A man sits at a high desk with books, people wait on the floor before him.

The frontispiece features the commentator, translator, and philologist Petrus de Montagnana. He is portrayed as a prototypical Humanist, a man of books, rather than as a physician. Let’s note, however, that the books in his surroundings are medical and include a dozen captioned volumes calling forth the physician’s great authorities.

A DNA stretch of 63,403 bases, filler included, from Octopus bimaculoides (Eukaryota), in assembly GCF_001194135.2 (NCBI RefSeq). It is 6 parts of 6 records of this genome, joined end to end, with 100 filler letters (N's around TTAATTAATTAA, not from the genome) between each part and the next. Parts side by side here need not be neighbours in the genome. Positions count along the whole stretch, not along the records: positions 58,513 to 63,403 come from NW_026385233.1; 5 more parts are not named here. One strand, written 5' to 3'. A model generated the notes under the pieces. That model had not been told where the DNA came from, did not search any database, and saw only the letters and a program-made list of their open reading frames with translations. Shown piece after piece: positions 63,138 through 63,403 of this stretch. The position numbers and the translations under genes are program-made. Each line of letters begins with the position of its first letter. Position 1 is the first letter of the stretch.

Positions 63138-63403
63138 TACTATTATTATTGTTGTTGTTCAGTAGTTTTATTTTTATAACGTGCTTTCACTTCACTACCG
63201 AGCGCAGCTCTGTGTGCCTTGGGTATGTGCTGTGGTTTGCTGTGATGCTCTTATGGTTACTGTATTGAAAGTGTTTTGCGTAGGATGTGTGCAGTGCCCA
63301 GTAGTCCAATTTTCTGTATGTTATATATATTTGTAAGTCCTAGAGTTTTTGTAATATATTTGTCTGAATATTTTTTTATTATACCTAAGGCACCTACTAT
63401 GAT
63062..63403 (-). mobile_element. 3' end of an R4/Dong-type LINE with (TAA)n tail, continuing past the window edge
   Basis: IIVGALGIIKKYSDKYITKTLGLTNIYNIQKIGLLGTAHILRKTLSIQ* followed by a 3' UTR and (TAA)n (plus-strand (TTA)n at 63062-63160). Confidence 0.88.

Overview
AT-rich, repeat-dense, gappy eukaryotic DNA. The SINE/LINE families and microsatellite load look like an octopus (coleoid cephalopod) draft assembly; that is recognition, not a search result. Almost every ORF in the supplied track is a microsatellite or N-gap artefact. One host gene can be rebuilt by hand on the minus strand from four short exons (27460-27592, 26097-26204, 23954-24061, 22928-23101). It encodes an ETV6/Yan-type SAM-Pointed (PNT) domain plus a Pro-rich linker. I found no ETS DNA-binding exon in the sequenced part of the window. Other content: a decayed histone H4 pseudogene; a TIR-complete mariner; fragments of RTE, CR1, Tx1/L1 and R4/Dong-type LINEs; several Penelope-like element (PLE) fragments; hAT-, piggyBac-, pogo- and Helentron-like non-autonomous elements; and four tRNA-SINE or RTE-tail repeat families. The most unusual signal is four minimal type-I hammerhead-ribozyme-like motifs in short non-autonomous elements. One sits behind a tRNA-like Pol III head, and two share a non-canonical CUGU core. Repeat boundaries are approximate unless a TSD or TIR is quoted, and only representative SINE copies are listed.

In the second and more recognizable reference to medicine which may remind us of today’s doctor’s office: two persons have been waiting to exhaustion. They, and the boy who has just entered, may not even be patients but messengers who have brought, in the prominently displayed baskets, the urines of others for examination.


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